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Decline of the center: The decentralizing process of knowledge transfer of Chinese universities from 1985 to 2004

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  • Hong, Wei

Abstract

University knowledge transfer, which contains both codified and non-codified knowledge, is an important source of industry innovativeness. The geographic constraint on university knowledge flows, which is commonly observed in Western countries, makes proximity with universities a big plus in creating learning regions. No systematic study has been conducted in China regarding such geographic constraint on knowledge transfer and its implications on China's nation and regional innovation systems. Taking advantage of the Chinese patent data, this paper examines the geographic variations in university-industry collaborations in China from 1985 to 2004 and shows a decentralizing/localizing trend in knowledge flows from university to industry. The blockmodel analysis further reveals the roles of different provinces and municipalities in the National Innovation System and how those had changed over time. Besides showing a vivid picture of the knowledge exchange patterns among Chinese provinces and municipalities, the results suggest that the geographic constraint on knowledge flows only becomes salient in China in recent years due to the administrative decentralization and the economic reform. As a result of these changes, less favored regions are further left behind not only due to their shortage of local university resources, but also because of the reduced extra-local knowledge support, which constitutes an important supplemental resource for regional development.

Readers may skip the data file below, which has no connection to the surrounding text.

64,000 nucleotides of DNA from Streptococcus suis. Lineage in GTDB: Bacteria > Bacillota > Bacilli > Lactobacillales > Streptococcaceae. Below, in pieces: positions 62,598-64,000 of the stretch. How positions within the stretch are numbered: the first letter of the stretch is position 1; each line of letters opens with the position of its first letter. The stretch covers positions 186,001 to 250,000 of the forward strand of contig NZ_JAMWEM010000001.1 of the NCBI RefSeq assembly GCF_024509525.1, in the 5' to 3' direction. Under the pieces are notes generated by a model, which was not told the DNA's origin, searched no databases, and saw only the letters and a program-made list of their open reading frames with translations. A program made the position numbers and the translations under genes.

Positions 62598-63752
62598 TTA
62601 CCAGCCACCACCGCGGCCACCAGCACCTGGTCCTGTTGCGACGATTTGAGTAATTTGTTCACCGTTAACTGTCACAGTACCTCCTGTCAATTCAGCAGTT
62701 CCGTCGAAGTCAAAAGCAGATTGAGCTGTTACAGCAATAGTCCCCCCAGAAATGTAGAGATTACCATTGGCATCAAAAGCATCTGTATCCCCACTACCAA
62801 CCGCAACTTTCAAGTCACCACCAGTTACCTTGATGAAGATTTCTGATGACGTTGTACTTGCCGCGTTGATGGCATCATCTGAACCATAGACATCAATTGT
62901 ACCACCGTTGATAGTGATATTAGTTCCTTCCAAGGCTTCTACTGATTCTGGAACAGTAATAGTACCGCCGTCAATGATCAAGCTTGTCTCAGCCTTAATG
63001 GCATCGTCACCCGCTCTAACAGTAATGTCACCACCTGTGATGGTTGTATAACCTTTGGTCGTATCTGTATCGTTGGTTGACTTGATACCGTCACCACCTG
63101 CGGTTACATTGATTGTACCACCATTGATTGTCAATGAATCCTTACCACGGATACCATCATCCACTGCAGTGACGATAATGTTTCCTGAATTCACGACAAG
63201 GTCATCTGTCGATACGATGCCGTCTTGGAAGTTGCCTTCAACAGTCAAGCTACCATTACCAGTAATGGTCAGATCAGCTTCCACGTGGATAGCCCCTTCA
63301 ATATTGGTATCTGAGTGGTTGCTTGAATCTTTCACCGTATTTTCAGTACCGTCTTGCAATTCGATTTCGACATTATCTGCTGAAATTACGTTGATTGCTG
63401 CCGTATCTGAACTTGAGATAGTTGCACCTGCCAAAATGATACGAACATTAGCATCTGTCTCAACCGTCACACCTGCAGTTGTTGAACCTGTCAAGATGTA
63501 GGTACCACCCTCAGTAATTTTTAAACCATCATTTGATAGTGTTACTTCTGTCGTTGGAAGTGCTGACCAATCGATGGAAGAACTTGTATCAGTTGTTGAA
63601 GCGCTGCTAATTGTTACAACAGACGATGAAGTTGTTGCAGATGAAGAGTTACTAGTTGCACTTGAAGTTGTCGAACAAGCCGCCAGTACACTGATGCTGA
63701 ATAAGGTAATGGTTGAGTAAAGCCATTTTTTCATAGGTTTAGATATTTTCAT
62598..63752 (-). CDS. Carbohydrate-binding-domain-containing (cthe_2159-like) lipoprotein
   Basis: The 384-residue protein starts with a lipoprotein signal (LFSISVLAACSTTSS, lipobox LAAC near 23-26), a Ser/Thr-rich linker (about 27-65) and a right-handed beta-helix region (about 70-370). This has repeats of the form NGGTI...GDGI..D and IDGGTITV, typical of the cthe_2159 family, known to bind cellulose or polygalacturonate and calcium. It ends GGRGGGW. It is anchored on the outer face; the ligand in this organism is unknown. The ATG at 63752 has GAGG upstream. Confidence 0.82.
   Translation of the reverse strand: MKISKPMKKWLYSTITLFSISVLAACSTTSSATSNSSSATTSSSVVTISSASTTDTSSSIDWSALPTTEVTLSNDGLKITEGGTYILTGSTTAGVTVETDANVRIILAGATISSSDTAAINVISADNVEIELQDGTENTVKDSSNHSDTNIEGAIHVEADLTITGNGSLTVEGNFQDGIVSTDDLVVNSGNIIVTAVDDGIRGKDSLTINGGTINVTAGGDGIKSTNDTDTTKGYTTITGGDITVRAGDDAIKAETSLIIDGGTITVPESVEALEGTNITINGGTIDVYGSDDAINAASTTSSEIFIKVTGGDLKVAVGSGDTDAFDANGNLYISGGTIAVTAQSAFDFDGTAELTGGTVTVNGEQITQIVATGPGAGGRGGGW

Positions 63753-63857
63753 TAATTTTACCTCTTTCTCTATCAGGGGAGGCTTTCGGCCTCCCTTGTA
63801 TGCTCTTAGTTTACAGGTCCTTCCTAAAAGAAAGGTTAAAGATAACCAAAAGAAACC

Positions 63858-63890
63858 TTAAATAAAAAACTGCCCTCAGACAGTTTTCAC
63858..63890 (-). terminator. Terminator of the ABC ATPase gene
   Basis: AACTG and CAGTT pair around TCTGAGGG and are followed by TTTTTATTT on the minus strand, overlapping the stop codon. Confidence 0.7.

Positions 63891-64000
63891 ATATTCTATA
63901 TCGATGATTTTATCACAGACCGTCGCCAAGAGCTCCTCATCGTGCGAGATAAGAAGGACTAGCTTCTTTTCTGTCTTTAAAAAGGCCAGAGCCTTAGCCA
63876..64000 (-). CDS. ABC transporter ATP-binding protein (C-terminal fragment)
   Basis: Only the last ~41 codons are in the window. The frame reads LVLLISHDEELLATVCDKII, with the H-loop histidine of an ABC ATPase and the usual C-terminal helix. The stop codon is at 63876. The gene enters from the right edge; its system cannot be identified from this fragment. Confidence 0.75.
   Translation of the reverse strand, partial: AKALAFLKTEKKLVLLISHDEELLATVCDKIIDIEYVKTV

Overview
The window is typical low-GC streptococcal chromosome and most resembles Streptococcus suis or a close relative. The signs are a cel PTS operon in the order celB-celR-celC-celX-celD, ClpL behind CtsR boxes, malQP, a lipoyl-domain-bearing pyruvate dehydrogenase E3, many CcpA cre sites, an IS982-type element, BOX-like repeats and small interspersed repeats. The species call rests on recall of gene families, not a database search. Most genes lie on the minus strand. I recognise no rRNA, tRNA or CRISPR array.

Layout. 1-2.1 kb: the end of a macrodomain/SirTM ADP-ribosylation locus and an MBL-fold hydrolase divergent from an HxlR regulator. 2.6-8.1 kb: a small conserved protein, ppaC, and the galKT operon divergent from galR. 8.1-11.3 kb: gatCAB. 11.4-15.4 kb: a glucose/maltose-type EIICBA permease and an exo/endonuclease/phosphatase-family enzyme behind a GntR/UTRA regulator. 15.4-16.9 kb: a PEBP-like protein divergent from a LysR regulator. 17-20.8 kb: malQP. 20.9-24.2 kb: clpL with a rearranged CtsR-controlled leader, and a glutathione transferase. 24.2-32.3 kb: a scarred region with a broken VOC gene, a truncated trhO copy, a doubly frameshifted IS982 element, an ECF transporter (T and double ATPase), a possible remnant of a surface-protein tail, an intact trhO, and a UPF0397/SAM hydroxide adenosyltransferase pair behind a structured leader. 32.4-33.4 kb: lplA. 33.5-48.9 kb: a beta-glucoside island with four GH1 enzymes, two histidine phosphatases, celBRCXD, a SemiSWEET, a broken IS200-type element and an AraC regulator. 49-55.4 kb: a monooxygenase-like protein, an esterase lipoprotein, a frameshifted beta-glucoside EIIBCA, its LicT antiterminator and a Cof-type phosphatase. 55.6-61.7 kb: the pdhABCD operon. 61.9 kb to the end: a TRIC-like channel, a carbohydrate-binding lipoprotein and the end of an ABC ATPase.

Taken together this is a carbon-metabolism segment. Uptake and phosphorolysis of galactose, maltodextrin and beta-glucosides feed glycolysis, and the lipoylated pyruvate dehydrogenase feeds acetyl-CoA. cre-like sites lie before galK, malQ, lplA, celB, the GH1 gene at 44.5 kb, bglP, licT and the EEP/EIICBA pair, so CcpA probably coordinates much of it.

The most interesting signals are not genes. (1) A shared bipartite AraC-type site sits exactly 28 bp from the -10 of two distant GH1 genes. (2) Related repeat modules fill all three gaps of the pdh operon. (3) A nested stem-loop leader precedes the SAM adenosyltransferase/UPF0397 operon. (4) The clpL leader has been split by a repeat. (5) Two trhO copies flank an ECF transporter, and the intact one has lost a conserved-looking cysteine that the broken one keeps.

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  • Hong, Wei, 2008. "Decline of the center: The decentralizing process of knowledge transfer of Chinese universities from 1985 to 2004," Research Policy, Elsevier, vol. 37(4), pages 580-595, May.
  • Handle: RePEc:eee:respol:v:37:y:2008:i:4:p:580-595
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